When I was eighteen years old and a freshman in college, my self-esteem as a writer was so low that even as a journalism student who had been writing poetry for years I wouldn’t apply for a position with the school’s newspaper.
“I doubt they’d want me,” I remember telling a resident assistant during breakfast in the dining hall one morning. She had just shown me an ad where the paper announced they were looking for writers and she suggested I follow up.
“Well, it can’t hurt to ask,” she replied.
A year or so later, I finally did work up the nerve to ask and found out that writing for the paper was basically an application process. If you were willing to learn how to write, they were willing to take you on. Recently during a Google search, I found an article that I wrote for The Daily Collegian more than fifteen years ago.
If you are thinking the above story is about a timid girl who shows a little courage and gains self confidence, you’re half right. However we are who we are and in some ways I’m still that timid little girl. Only now instead of the Daily Collegian, I’ve mentally elevated other publications to well beyond my reach.
Believe it or not, when it comes to self-confidence, I’ve got it, but not when it comes to the law of expectancy--which Dr. Robert Anthony describes in “The Ultimate Secrets of Total Self Confidence.” Anthony uses boxer Muhammad Ali as an example of someone who was fully in tune with the law of expectancy. “Athletes who achieve success expect to win,” wrote Anthony.
What I’ve learned from reading a steady diet self-help books is that you must take advice that best suits you. Drs. Martin Seligman, Dan Baker and others who study the science of happiness teach us that it’s not so much that we need to work on our weaknesses, rather we should lead with our strengths.
Right now it would be very difficult for me to publicly exude the self-assurance of Muhammad Ali. Rather my self-reliance lies in my ability to act positively even when I’m not thinking positively. Or “parsimonious positive action” as Richard Koch describes in “Living the 80/20 Way: Work Less, Worry Less, Succeed More, Enjoy More.” This is one of my self-confidence advantages. I’ve lost track of the number of times I applied for jobs thinking I’d never get hired or mailed out stories that I feared would never sell, only to receive positive feedback.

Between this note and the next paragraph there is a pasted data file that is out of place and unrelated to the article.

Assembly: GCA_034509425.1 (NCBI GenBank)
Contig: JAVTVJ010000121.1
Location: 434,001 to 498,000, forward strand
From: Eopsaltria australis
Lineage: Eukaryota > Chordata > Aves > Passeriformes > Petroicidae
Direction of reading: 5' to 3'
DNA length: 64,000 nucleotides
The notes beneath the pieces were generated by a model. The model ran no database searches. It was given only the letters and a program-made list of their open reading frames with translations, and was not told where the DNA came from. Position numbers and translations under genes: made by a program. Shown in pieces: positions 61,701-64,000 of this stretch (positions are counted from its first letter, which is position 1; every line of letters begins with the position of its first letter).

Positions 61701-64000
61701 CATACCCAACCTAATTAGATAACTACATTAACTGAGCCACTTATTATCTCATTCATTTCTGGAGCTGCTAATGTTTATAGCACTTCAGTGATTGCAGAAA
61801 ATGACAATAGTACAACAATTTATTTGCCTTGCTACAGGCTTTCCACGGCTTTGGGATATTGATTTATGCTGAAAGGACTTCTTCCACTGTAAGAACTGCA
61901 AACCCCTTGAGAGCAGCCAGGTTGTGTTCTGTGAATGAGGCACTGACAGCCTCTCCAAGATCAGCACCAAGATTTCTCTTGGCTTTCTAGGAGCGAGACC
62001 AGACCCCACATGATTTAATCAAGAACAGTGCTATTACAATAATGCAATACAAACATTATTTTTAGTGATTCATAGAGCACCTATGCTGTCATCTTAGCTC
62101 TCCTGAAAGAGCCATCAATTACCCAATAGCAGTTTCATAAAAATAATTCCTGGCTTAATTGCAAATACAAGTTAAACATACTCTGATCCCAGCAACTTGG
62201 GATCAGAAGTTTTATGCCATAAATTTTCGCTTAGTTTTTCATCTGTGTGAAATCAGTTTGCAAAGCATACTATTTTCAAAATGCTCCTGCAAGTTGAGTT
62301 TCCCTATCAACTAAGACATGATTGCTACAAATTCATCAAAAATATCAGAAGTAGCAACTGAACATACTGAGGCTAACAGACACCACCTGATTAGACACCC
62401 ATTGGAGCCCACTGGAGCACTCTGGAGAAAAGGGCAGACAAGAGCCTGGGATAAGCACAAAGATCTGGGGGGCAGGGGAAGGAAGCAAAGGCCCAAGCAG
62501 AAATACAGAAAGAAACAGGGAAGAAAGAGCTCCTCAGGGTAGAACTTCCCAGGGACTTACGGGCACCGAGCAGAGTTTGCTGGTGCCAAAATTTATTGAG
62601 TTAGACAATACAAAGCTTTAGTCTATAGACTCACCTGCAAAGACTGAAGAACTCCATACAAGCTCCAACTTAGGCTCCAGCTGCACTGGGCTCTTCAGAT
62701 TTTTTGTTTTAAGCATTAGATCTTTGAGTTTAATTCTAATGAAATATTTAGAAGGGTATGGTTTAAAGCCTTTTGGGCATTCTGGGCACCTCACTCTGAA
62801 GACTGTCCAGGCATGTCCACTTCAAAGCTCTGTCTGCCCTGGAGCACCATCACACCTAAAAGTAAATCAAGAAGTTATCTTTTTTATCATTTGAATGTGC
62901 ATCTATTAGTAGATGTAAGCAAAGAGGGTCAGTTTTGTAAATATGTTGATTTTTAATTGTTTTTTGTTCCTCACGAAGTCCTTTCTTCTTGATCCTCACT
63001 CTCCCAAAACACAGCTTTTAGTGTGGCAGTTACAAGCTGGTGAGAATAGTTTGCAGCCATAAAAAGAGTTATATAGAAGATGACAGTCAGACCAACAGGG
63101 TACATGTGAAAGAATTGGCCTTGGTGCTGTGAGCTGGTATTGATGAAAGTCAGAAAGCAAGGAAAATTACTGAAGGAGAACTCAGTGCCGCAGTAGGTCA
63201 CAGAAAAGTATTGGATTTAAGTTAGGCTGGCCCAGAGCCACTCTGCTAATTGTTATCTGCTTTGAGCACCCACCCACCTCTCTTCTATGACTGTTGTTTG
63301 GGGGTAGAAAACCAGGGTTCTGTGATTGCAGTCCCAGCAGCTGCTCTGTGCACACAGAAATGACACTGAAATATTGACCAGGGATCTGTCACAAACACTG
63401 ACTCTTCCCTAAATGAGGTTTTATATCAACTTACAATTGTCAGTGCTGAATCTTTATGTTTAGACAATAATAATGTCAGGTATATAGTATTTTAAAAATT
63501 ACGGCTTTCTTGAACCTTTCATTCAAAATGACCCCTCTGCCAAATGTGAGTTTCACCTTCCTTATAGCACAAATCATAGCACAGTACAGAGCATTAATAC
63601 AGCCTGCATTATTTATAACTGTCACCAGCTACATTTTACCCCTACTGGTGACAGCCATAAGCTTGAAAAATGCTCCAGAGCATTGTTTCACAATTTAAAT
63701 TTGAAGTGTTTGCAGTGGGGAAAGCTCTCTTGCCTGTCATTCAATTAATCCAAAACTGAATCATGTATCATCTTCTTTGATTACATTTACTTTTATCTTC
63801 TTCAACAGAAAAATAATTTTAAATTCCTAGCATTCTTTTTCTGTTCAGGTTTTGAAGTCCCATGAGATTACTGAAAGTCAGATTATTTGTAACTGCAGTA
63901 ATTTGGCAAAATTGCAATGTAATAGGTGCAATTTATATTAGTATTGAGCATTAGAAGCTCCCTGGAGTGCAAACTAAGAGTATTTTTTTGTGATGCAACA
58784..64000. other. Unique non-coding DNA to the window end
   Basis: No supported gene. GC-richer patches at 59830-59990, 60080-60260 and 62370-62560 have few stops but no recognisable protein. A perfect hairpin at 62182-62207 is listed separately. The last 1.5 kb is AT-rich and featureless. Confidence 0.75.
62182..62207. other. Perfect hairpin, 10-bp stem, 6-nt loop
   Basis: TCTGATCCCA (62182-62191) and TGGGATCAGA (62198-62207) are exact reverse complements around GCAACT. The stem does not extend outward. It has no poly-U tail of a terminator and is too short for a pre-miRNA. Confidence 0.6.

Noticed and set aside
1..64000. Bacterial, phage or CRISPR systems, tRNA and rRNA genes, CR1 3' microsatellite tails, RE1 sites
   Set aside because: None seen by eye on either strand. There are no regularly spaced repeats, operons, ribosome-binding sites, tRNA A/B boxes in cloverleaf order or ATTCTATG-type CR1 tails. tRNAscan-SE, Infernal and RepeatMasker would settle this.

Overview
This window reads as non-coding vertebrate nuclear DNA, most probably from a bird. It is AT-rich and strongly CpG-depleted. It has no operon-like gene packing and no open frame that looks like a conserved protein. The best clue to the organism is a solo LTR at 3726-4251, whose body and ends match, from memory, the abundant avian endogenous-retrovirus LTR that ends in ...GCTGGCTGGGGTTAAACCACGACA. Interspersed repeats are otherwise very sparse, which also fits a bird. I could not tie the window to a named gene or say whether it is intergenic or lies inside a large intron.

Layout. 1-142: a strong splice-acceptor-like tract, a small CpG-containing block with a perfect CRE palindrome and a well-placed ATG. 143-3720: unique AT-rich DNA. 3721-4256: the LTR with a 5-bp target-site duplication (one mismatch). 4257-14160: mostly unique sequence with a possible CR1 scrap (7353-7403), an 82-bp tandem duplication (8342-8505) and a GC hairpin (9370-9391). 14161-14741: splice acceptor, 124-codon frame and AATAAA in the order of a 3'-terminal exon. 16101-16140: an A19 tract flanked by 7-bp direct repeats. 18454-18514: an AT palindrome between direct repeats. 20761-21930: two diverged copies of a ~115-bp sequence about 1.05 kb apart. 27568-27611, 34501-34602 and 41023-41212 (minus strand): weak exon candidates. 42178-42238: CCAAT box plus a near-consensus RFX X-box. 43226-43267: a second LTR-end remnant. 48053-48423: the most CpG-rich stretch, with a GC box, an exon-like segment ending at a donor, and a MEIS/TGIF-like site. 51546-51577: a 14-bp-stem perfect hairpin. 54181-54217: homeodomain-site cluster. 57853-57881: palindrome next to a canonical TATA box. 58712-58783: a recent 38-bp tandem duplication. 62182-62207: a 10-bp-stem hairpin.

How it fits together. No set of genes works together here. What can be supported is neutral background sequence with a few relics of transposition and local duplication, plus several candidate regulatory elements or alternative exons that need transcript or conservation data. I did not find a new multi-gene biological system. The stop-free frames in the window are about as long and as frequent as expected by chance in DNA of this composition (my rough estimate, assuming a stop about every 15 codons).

While reading “The Ultimate Secrets of Total Self-Confidence,” I discovered another area where I have an advantage. I’m willing to put time into those things I’d like to master. I take writing classes, read books about writing, but most importantly I write every single day. I write at 4 o’clock in the morning, on the subway, in line at the grocery store. If I have a free moment, I’m writing. So while I may never think “I am the greatest!” when I submit something, I find comfort in knowing that I’ve done my absolute best.
And I’ve learned to work around my “expectancy” weakness. Here’s what I do, when I send something out, I make a note of it on a chart, but for the most part I forget about it. Instead of waiting by the mailbox for a response, I quickly move onto the next project.
In his book, Robert Anthony outlines many other aspects of building self-confidence like practicing meditation, the law of mental magnetism, and the practice of reciprocity. While the goal might be to incorporate several of the self confidence principles and techniques into your life over time, right now the key is to identify and work with just a few that you have and grow from there.